EXAMPLE 8 1.4815 to 1.4873 over this period of time. This polymer has an acid number of 77 and a calculated equivalent weight of 730. v

' When 73.0 grams (0.1 carboxyl equivalent) of this polymer is melted into 95.0 grams (0.1 epoxide equivalent) of Epon 1004 containing about A2 weight percent of DMP-30, there is formed a highly viscous paste. This paste is cured at about C. temperature to a tough, leathery, flexible polymer.

EXAMPLE 9' p 210 grams (1 mole) of trimellitic acid is reacted with 2940 grams (15 moles) of epsilon-cyclohexyl epsiloncaprolactone above, there is formed an acid terminated polyester having 3 carboxyl groups per molecule.

When 1000 grams of this polyester is mixed with 1000 grams of Epon 1004 and then heated to C., there is formed a tough, flexible, cured polyester-epoxy resin.

The polyester-epoxy resin compositions of this invention are suitable for application where a tough, very flexible electrical insulation is required, such as on bus bars, Wire, end turns on motor coils and armatures, coils, capacitors, resistors and circuits. They also find uses in the encapsulation and impregnation of electrical components such as transformers, coils, motor stators and electronic circuits. Solid powdered compositions are especially suitable for application by suspension coating methods such as aerated bed dip coating or spray coating onto heated objects that must first be coated and then shaped to its final form. They are eminently suitable for corrosion coatings on metal pipe and panels wherein impact, flexing, and vibration resistance are required.

What is claimed is as follows: 1. A heat-curable polyester-epoxy. com-position capable of heat curing to an infusible, insoluble, flexible resin, said composition comprising: (a) a mixture of a carboxyl-terminated polyester and an epoxy resin, the equivalent weight ratio of epoxy groups tocarboxyl groups being in the range of 1:4 to4:1',-. l. a a (b) said polyester being derived from a polycarboxylic "acid compound and a lactone, and being character.-

ized by having r I (1) acalculated average of at least 2.0 carboxyl groups per molecule, e (2) an acid number from about 15 to 300 as deterrriined by aqueous KOH titration, and

(3) an average molecular weight of at least 500; (c) said polycarboxylic acid compound having the general formula o o l HO 1, -c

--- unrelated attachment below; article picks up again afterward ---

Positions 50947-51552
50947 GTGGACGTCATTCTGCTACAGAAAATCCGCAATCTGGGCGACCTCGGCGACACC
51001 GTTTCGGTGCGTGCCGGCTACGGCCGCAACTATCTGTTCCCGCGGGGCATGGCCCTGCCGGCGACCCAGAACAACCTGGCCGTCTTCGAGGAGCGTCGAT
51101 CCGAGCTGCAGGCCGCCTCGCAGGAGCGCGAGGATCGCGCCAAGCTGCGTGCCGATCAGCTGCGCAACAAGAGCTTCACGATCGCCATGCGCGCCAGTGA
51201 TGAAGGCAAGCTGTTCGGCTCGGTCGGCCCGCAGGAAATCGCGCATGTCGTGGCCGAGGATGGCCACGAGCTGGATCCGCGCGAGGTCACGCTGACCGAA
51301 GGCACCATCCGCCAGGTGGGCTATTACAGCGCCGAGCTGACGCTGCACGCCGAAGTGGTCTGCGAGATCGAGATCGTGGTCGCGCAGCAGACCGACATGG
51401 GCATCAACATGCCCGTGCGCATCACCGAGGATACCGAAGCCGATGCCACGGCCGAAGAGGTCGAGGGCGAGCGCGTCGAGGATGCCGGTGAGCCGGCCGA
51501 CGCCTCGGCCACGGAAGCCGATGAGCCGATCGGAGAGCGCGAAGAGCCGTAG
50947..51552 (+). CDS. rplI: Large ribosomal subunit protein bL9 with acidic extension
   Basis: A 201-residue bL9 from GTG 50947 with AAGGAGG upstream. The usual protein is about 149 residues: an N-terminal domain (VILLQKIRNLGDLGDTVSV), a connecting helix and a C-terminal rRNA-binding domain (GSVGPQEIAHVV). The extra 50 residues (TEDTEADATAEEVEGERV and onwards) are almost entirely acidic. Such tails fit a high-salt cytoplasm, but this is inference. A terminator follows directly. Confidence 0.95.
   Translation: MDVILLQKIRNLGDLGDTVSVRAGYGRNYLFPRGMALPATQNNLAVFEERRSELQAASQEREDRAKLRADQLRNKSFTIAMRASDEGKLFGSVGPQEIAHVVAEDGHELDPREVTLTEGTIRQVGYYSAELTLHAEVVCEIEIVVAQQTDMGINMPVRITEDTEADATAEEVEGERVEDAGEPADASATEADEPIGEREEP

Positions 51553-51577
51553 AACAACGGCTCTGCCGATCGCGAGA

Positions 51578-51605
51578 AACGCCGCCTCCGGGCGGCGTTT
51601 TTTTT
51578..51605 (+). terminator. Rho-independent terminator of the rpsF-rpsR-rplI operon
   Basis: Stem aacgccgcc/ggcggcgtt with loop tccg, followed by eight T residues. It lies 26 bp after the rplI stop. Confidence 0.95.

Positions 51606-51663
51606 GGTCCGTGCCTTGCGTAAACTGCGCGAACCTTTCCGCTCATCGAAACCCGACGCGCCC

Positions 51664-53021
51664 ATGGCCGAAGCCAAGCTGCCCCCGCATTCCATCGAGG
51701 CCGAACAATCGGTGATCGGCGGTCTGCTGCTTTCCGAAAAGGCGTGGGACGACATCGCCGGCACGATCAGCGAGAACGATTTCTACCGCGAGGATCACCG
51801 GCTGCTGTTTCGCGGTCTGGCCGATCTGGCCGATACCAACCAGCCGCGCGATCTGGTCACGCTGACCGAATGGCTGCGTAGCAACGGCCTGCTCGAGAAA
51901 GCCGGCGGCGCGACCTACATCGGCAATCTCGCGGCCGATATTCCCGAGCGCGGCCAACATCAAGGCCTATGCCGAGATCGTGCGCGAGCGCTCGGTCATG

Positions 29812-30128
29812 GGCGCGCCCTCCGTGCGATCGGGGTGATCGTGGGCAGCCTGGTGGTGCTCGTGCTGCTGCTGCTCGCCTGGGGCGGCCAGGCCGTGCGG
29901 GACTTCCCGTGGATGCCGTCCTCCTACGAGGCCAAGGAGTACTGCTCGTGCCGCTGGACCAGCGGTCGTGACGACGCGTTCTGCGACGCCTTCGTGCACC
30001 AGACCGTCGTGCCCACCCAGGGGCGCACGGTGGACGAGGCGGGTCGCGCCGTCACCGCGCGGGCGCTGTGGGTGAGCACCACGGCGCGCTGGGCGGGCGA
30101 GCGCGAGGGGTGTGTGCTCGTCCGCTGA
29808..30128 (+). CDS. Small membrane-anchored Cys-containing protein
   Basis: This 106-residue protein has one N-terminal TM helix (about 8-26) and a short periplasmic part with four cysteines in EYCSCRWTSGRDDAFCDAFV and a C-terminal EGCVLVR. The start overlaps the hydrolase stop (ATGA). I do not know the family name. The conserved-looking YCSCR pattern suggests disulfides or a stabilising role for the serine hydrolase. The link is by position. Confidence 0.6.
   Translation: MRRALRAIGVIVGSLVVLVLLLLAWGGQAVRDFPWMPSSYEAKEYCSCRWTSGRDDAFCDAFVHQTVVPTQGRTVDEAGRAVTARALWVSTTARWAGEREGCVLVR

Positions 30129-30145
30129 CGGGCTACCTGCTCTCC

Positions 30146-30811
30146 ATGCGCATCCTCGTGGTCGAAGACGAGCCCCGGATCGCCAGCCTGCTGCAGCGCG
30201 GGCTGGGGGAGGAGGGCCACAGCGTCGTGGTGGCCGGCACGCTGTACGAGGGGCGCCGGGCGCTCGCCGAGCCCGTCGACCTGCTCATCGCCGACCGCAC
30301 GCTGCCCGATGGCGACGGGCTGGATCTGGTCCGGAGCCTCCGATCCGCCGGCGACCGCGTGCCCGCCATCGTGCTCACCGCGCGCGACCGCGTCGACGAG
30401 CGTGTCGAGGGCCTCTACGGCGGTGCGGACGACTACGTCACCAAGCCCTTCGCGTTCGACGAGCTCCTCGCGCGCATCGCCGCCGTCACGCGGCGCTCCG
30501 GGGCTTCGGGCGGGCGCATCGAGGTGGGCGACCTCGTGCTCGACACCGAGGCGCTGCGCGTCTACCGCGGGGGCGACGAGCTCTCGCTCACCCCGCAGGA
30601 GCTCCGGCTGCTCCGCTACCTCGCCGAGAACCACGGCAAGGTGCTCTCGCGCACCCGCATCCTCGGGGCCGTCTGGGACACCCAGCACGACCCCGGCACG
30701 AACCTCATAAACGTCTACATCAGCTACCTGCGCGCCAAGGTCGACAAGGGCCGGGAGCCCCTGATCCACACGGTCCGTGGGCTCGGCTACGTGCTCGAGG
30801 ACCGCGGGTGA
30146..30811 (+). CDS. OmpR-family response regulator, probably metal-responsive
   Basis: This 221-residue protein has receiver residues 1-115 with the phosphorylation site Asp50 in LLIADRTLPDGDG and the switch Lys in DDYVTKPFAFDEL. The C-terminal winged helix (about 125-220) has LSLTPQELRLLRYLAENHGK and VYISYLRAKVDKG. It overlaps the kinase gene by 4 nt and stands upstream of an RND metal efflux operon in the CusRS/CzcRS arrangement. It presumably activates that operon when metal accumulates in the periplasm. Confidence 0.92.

wherein R is an organic radical selected from the group consisting of aliphatic, cycloaliphatic, aromatic and heterocyclic radicals, and polymeric forms of such radicals, and x and y are positive whole numbers, x is not less than 1 and x and y total at least 2;

(d) said lactone being a compound having the general formula wherein each R is selected from the group consisting of hydrogen, alkyl, cycloalkyl, alkoxy or singlering aromatic hydrocarbon radicals, n is a positive whole number of from 4 to 6 inclusive, and at least (n+2) of the total number of R substitucnts are hydrogen;

(c) said epoxy resin containing, on the average, at least 1.3 groups readily reactive with the carboxyl group, at least one of such groups being selected from the class consisting of oxirane or oxetane, said groups being separated by a chain of at least two carbon atoms, such chain being free from ethylenic unsaturation.

2. A heat curable polyester-epoxy composition capable of heat curing to an infusible, insoluble, flexible resin, said composition comprising:

(a) a mixture of a carboxyl terminated polyester and an epoxy compound, the equivalent weight ratio of epoxy groups to carboxyl groups being in the range of 1:4 to 4: 1;

(b) said polyester being derived from epsilon-caprolactone and an aromatic polycarboxylic acid having from 2 through 6 carboxyl groups attached to a single aromatic ring structure;

(0) said polyester being characterized by having (1) a calculated average of at least 2.0 carboxyl groups per molecule, (2) an acid number from about 15 to 300 as determined by aqueous KOH titration, and I (3) an average molecular Weight of at least 500;

(d) said epoxy compound containing, on the average,

. at least 1.3- groups readily reactive with the carboxyl group, at least one of such groups being selected from the class consisting of oxirane and oxetane, said groups being separated by a chain of at least two carbon atoms, such chain being free from ethylenic unsaturation.

1-2 3. A heat curable polyester-epoxy composition capable of-heat curing to an infusible, insoluble, flexible resin, said' composition comprising (a) a mixture of a carboxyl terminated polyester and an epoxy compound, the equivalent weight ratio of epoxygroupsto carboxyl groups being in the range (b) said polyester being derived from a polycarboxylic acid-anhydride and epsilon-caprolactone and being V characterized by having (1) an average molecular weight of from about (2) a calculated anhydride group content of from about 1.0 to 15.0 mole percent,